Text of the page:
The UHealth Fitness and Wellness Center: Transforming Lives
At 4:45 a.m., the sun isn’t up yet. Nonetheless, when Michael Montero, first-shift receptionist, and Miguel Figueroa, first-shift wellness instructor, arrive each weekday morning to open the recently renamed UHealth Fitness and Wellness Center, located on the 9th floor of the Clinical Research Building, the same group of guys is already waiting to get in and get started. They come to pump iron, they have been doing it together for years, and this is the most treasured time of their day.
Strength and Stretching
One of them, Leander Horton, Supervisor of Animal Husbandry in the Division of Veterinary Resources, has been a member since the Center opened in October 2006. Now 40, he’s no stranger to exercise, but he says the classes offered by the Center changed his whole approach to fitness and health.
“I was always a weight guy, but I took a few classes that taught me the importance of stretching and cardiovascular exercise,” he said. “Then I incorporated what I learned into my workout. I went from being one big mass of muscle to having a more sculpted look. More important, though, I’m much healthier.”
The early-morning crew includes two additional medical campus employees — Eros Llorente, also 40, a patient access representative in the Department of Medicine, and Juan Mesa, 52, a network analyst at Jackson Memorial Hospital. The others — Mesa’s son-in-law, Josh Aberman, 31, an executive at nearby Lehman Pipe & Plumbing Supply, and Timothy Soler, 38, an aircraft mechanic at Opa-Locka Airport — are community members.
All of them attest to the physical and mental benefits of getting their day off to an energetic start, but they also praise the Center’s convenient location, expert staff and top-notch equipment — even its cleanliness and towel service. They also note how quiet and peaceful the Center is at that time of day.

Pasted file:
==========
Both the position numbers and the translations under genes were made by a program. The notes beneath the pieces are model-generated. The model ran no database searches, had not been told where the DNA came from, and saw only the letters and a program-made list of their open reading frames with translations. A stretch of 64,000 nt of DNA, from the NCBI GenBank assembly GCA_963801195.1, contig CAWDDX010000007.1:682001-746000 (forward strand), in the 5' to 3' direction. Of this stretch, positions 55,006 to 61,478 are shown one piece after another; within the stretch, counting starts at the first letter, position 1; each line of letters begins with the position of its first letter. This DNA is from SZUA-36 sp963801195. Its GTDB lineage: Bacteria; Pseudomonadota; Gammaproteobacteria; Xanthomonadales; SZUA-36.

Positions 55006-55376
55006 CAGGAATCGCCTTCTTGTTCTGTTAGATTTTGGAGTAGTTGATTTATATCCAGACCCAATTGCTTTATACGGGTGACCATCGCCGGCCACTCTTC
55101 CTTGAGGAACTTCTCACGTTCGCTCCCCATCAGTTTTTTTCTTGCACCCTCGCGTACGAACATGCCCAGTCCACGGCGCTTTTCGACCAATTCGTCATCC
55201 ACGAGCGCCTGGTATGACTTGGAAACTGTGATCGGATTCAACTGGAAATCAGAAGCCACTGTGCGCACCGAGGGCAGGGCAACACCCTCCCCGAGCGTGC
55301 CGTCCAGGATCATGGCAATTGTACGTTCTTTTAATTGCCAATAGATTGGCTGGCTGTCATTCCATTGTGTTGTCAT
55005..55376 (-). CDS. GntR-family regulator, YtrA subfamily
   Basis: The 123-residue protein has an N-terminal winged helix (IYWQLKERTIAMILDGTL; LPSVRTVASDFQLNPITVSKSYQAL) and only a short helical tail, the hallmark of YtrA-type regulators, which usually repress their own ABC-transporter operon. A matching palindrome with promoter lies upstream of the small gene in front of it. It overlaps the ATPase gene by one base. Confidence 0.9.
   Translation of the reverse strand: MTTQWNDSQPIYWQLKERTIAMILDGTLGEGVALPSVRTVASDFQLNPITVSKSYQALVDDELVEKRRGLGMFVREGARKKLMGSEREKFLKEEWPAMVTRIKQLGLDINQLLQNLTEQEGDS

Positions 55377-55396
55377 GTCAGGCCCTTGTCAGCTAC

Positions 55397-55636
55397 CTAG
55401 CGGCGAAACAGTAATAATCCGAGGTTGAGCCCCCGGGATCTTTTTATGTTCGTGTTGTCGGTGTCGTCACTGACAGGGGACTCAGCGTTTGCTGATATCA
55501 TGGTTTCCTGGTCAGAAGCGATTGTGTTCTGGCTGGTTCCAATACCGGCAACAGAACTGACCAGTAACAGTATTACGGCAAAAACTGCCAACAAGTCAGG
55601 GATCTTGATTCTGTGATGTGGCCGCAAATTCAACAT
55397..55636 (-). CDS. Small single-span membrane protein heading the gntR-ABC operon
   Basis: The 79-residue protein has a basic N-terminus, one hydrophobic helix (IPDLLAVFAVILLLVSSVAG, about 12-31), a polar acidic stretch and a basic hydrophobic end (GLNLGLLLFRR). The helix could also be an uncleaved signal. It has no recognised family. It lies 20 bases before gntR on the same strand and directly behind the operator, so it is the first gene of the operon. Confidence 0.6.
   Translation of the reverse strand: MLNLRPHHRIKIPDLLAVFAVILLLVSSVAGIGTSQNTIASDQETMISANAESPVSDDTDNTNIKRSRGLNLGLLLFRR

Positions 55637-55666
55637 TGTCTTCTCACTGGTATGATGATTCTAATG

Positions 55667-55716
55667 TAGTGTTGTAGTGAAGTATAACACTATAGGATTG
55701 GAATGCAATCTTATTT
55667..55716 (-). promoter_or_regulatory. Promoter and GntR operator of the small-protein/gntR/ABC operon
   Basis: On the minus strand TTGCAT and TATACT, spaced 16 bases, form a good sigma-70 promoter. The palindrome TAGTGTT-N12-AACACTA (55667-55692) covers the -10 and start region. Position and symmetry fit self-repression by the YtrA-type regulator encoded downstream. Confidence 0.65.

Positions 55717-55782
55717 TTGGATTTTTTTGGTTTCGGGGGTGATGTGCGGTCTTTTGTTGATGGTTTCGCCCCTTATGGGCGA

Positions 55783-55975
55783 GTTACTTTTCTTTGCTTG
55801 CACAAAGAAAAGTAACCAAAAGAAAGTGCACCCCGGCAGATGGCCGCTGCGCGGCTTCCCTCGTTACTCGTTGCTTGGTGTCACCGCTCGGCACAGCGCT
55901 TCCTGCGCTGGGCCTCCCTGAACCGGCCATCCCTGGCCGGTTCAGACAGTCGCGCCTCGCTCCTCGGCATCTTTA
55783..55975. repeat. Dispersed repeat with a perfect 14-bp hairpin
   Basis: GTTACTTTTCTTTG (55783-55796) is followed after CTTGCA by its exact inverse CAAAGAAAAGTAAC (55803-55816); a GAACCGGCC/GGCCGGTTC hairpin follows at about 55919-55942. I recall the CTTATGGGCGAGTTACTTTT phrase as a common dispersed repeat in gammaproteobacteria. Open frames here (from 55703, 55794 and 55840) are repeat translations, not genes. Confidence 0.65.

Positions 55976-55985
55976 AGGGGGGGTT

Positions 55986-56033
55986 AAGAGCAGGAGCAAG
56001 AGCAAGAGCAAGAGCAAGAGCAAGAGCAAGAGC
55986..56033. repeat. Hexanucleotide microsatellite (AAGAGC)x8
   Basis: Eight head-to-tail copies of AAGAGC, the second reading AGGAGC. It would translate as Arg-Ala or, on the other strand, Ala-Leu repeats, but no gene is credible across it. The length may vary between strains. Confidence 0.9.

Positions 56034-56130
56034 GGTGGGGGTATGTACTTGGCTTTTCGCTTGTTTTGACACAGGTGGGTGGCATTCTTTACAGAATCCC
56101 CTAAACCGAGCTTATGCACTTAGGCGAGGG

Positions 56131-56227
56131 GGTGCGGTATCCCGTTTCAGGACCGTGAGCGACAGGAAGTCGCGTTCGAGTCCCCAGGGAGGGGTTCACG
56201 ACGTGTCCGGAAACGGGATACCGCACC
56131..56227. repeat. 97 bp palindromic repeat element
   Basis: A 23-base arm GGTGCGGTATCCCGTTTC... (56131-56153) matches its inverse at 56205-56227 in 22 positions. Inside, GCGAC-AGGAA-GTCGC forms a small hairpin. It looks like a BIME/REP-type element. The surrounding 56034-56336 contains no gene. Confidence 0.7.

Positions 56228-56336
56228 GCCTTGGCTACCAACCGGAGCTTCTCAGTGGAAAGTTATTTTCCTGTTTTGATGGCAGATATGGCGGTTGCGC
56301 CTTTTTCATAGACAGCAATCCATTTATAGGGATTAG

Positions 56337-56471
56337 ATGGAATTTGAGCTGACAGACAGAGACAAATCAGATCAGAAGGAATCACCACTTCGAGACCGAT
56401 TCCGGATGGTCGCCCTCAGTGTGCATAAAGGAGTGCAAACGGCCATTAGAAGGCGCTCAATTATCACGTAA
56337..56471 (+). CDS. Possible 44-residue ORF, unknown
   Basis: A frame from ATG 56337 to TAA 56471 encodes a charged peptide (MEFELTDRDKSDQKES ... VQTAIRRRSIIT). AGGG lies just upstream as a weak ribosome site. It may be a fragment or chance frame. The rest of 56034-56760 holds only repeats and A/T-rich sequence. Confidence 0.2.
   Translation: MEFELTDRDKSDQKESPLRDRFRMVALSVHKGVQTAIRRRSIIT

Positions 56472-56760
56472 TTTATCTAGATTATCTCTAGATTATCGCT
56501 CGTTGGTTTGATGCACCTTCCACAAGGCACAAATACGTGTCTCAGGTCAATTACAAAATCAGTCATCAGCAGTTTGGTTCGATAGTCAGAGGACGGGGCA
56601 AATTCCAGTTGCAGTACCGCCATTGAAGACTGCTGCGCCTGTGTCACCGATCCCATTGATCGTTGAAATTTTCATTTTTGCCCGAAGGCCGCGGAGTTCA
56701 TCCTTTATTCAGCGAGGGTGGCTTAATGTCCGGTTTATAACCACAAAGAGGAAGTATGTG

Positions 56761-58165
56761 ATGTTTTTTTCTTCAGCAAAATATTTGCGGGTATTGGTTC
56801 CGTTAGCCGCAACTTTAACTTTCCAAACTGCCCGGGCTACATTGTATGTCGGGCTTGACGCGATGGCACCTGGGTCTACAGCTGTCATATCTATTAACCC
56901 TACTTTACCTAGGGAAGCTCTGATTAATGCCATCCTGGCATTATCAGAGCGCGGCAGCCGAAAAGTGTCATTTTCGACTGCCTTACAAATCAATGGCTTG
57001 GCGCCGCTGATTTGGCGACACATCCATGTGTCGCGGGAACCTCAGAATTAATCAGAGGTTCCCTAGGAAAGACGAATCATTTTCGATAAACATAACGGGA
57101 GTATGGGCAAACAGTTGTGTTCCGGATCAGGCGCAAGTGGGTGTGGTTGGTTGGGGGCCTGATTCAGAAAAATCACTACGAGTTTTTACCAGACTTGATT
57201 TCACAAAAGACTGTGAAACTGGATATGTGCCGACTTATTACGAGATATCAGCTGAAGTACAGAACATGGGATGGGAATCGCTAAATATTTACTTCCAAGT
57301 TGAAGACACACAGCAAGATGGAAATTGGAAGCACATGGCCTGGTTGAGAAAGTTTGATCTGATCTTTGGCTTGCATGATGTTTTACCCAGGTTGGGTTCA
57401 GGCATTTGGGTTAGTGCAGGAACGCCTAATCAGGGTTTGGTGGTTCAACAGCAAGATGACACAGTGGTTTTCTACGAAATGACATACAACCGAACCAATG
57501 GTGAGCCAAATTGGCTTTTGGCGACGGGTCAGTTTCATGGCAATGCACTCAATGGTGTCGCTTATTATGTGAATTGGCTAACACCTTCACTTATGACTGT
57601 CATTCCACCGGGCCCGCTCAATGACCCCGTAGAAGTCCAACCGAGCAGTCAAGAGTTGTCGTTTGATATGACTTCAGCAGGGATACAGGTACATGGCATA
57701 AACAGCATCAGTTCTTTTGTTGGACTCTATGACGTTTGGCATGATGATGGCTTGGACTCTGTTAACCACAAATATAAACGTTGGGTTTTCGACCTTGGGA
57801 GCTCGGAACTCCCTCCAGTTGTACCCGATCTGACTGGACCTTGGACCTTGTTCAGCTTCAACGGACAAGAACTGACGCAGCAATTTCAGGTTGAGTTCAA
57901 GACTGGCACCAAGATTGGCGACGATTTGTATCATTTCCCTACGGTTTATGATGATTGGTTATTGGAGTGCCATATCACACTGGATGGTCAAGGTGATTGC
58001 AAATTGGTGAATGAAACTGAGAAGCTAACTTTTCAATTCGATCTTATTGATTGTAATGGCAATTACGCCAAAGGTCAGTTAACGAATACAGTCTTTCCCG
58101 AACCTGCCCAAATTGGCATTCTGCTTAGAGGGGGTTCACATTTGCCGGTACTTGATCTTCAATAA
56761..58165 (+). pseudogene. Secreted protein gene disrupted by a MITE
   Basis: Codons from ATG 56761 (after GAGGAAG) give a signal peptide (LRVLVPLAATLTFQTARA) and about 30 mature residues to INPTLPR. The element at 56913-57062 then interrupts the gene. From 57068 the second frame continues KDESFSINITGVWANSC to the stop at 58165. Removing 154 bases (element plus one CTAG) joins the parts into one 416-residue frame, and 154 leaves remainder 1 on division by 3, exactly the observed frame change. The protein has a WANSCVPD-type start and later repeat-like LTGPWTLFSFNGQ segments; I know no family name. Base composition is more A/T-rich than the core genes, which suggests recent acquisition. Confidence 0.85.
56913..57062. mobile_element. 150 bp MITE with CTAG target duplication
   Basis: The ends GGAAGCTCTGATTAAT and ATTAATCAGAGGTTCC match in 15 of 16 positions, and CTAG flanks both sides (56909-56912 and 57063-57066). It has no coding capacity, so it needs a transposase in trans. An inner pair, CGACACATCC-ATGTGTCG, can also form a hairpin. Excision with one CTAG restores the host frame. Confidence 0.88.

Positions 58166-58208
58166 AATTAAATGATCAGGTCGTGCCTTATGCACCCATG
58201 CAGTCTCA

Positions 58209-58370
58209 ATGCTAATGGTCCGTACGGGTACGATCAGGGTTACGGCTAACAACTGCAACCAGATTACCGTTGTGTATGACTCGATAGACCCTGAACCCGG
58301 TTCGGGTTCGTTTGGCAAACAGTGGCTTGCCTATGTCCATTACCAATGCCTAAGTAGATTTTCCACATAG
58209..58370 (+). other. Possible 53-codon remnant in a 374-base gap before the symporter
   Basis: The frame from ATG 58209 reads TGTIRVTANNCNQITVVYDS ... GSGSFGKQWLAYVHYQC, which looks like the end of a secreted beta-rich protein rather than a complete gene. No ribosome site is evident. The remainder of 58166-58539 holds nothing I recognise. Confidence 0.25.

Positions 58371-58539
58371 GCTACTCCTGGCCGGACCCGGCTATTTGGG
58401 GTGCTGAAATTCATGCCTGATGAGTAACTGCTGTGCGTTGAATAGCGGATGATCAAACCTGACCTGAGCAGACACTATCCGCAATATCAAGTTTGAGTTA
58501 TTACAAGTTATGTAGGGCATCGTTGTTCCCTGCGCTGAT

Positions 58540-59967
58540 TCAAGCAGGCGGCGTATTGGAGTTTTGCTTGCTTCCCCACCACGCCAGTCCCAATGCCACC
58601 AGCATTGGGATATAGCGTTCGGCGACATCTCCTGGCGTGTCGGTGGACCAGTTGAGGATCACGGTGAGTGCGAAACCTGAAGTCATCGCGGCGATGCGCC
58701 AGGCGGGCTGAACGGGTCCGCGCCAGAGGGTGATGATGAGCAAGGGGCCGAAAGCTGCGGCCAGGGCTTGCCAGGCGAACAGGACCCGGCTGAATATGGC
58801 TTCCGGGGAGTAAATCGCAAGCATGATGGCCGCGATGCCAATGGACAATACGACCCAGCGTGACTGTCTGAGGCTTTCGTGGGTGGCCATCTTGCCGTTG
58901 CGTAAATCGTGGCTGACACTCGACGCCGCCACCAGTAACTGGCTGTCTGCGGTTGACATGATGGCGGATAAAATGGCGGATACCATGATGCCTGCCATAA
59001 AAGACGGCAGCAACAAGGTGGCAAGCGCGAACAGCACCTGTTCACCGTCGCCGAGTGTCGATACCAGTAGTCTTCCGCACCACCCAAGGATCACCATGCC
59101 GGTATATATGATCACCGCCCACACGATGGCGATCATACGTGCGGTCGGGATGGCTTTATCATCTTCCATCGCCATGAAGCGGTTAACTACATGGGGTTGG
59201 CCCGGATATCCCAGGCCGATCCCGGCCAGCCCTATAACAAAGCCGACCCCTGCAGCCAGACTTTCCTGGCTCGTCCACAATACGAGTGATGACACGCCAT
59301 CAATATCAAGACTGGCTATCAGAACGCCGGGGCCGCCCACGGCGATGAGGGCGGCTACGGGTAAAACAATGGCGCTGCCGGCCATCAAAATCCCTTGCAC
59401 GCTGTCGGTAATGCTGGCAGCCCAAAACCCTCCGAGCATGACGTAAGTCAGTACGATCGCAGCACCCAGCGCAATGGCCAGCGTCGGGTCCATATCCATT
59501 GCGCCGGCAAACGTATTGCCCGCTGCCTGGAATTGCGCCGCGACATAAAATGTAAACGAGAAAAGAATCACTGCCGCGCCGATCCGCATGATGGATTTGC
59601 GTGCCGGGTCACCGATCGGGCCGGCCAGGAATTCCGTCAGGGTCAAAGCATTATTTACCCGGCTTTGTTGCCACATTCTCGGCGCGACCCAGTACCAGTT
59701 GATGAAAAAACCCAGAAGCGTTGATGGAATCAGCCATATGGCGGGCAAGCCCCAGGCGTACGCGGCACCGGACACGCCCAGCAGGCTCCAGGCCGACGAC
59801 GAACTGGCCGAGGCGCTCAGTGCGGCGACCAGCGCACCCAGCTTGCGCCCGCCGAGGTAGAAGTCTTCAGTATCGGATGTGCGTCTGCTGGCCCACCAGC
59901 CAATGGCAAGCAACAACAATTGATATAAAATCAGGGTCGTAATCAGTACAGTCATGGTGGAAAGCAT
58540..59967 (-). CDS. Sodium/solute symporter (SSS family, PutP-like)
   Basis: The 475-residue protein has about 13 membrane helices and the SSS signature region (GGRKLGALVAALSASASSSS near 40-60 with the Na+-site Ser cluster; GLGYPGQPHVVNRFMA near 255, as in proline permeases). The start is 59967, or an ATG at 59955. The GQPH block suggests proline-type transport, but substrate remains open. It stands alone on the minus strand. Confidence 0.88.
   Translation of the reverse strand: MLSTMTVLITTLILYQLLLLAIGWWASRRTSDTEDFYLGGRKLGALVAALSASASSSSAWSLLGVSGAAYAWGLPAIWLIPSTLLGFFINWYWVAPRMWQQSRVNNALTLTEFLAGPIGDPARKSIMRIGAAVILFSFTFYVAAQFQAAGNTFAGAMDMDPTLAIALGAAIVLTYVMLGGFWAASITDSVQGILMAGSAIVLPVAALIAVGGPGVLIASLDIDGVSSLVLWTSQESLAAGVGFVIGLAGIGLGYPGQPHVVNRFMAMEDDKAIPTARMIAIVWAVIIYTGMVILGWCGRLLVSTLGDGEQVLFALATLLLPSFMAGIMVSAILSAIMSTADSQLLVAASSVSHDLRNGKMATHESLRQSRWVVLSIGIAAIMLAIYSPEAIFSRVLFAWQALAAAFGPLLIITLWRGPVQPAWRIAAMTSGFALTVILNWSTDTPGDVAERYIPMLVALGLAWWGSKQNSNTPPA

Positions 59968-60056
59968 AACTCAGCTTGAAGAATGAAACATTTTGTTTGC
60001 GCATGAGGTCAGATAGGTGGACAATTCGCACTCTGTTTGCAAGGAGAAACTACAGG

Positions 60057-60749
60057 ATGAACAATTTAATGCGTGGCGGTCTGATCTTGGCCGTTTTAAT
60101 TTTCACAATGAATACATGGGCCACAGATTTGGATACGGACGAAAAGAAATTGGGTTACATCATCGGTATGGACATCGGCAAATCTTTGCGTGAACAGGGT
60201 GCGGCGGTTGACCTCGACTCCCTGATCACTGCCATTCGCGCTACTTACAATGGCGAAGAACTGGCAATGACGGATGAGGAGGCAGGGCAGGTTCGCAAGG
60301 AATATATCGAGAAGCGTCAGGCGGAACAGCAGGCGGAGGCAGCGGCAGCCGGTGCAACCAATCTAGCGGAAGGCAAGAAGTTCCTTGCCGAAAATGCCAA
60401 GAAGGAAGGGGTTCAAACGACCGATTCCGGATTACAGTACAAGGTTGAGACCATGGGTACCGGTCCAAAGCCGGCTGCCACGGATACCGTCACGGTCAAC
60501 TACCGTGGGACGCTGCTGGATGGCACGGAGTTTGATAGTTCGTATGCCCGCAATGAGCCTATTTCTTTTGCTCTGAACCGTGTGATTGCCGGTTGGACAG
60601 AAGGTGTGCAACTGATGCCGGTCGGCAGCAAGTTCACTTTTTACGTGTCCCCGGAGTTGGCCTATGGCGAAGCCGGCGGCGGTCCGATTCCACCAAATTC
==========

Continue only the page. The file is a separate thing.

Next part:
But they are far from alone. The Center opens at 5, and group classes begin half an hour later, at 5:30. Montero says anywhere from 70 to more than 100 members come through the doors every morning before 7. That number will swell to 450 or more by the time the Center closes at 9 p.m. most weeknights (7 p.m. on Friday; Saturday hours are 8:30 a.m. to 2 p.m.). Early-morning classes range from 75 to 120 minutes, and the offerings include yoga, cross training and cycling. They also attract their own distinctive group of regulars.
Anne (“just call me Wonder Woman”) Auguste, 55, is one of the Center’s best-known members. Like Horton, she has belonged to the Center since the day it opened, but she also stands out because she works out twice — early morning and lunchtime — every Monday through Thursday. Those are the days she is on duty at the Sylvester Comprehensive Cancer Center’s Florida Cancer Data System, where she is Senior Central Cancer Registry Specialist.
“I know every member who comes in and every instructor,” Auguste said. “As for classes, I like to mix it up — kickboxing, yoga, body sculpting, cycling. It’s good to try different activities and different instructors; that’s how you see results. I look better now than I did 20 or 30 years ago, and I feel like I’m a different person than I was then.”